Re-conditioning lungs for transplant

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Media captionA radical new technique in use in transplant centres across the UK aims to "re-condition" donor lungs and may help those on the waiting list like Sam Yates.

Only those who have lived with Cystic Fibrosis (CF) or cared for someone with the condition can know what Sam Yates and Philippa Bradbury have been through.

CF is caused by a faulty gene and affects the lungs and digestive system, by clogging them with sticky mucus.

It causes devastating damage to the lungs and eventually a transplant is sometimes the only means of survival.

Both women feature in my report - which you can see by clicking above - about a new donor lung treatment which is being trialled by UK transplant centres.

Although we filmed Sam Yates walking in her garden, most of the time she uses a wheelchair because her lung function is so poor. Once it dropped to 30% she went on the transplant waiting list. Now it's down to 17%.

She told me: "Everything takes such a long time, from getting up in the morning to getting dressed. I refuse to give in, but I had to give up my teaching job and rely hugely on my family to help me."

She has been prepped and ready for a transplant on two occasions, only to find that the donor organs weren't of sufficient quality.

Philippa Bradbury's lung condition was equally severe and she was called for transplant four times - but each time the donor lungs were unusable.

Happily Philippa is one of 17 patients in the UK who have benefited from a new technique which uses re-conditioned lungs which would otherwise be rejected.

At present four out of five donor lungs are not used because they do not function adequately. These delicate organs are easy to damage and can be subject to infection.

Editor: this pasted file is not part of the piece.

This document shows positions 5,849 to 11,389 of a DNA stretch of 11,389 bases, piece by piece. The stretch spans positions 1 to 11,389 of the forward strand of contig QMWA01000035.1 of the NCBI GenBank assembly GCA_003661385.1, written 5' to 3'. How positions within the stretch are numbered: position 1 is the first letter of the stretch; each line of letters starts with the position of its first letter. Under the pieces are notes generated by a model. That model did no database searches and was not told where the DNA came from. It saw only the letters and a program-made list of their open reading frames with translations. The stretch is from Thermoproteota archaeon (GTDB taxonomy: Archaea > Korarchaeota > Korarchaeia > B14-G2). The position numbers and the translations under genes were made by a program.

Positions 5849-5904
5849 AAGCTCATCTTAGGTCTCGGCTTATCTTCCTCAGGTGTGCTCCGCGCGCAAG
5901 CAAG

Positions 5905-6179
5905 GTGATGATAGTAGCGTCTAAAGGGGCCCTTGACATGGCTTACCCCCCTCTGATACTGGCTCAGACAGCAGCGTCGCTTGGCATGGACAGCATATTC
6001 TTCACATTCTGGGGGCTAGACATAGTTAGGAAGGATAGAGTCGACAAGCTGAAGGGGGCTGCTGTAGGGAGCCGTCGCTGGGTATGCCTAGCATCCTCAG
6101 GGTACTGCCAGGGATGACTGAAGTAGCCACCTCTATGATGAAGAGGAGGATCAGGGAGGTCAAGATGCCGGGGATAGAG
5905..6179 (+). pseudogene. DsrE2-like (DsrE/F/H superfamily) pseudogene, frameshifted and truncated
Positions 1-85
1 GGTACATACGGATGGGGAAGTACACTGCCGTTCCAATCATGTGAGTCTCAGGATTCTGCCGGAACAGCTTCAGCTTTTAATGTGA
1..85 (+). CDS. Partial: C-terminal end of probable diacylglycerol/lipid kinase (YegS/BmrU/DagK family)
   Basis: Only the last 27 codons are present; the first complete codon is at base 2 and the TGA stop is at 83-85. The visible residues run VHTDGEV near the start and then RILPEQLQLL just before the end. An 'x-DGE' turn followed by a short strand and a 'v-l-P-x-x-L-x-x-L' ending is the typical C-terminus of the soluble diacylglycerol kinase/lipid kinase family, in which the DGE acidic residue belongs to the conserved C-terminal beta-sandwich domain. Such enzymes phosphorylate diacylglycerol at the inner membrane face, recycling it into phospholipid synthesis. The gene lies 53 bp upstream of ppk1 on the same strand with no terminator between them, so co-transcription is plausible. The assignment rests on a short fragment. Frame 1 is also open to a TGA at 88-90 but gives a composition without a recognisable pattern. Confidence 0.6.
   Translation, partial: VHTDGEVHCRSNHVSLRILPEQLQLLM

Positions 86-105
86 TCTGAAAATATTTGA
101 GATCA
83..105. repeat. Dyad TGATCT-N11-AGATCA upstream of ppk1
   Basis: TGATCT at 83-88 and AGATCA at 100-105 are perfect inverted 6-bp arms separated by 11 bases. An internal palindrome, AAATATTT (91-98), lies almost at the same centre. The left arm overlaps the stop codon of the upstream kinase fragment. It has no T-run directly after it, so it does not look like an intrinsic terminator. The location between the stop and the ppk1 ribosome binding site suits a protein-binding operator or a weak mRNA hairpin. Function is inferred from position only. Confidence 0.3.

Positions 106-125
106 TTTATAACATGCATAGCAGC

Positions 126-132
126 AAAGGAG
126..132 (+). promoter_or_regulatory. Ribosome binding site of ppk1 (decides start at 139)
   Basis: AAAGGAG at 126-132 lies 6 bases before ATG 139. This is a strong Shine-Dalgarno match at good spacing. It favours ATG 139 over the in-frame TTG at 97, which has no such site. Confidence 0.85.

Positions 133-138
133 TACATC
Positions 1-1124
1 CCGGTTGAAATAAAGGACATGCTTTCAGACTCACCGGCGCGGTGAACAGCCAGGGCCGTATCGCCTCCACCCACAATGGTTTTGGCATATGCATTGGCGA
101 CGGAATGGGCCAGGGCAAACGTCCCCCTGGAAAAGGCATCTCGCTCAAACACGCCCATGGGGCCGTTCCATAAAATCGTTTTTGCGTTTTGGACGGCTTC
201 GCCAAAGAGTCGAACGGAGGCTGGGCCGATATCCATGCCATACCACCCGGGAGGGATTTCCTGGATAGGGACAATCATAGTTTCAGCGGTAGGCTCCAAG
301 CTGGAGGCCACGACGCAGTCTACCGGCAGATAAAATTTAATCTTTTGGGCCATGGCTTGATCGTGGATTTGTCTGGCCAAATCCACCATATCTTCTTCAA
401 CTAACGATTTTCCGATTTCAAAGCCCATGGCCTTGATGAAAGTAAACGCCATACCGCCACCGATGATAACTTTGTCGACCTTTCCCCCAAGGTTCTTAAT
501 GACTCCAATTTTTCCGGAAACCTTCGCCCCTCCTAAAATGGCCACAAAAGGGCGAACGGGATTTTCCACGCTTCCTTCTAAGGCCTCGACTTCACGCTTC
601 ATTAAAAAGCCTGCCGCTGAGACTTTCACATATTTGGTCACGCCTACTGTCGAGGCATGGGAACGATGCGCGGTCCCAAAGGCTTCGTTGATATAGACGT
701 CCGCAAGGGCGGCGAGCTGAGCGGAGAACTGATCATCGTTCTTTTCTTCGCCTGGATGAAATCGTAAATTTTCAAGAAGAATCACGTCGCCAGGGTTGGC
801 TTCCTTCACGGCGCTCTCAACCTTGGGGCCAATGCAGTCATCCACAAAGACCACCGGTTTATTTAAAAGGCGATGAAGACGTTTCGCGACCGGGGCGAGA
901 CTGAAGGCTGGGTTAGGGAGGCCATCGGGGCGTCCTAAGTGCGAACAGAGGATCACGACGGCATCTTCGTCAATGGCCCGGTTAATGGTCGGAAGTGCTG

The new treatment involves "washing" donor organs by connecting them for several hours to a modified heart and lung bypass machine.

The lungs are given oxygen and nutrients, can be treated with antibiotics to tackle infection, and excess fluid removed. You can read more about the technique, known as ex-vivo lung perfusion (EVLP) here.

EVLP was first carried out in Sweden 2007. A Canadian team carried out 20 lung transplants using the technique and published promising early results last year.

Surgeons in Newcastle have carried out eight EVLP transplants and now the five transplant centres covering the UK are adopting the technique in a three year study.

Professor Andrew Fisher who is leading the research team said they should know in just a year what impact EVLP is having on the number of lungs used for transplantation.

He added: "Worldwide about 100 patients have had lung transplants using this reconditioning technique. The medium outcomes are good but we don't have long-term follow-up and that's what this trial is about".

The team hope to have results within around four years which will give a strong pointer as to whether reconditioned organs will last as long as standard transplanted lungs.

Of course a transplant is not a perfect solution. Patients need to take powerful immuno-suppressants which have side-effects and can themselves damage the body.

Transplanted organs have a limited life-span. Prof Fisher said in Newcastle, average survival of CF patients was 10 years post transplant.

Donor lungs are currently in such short supply that it is rare for patients to get a second transplant. But if this technique is successful then it might mean patients getting another transplant in the future.

Philippa Bradbury says her life has totally changed since her transplant. Her lung function is normal and she no longer needs daily physiotherapy. Because her donor lungs are free of the CF gene, they do not fill with sticky mucus. She still has the condition, and it can affect other organs, but her lungs are free of it.

For now Sam Yates and her husband Luke must continue to wait. She dreams of returning to work and living a normal life.

It was a pleasure to meet them and I hope Sam's story will encourage more people to consider organ donation as a means of helping people like her.

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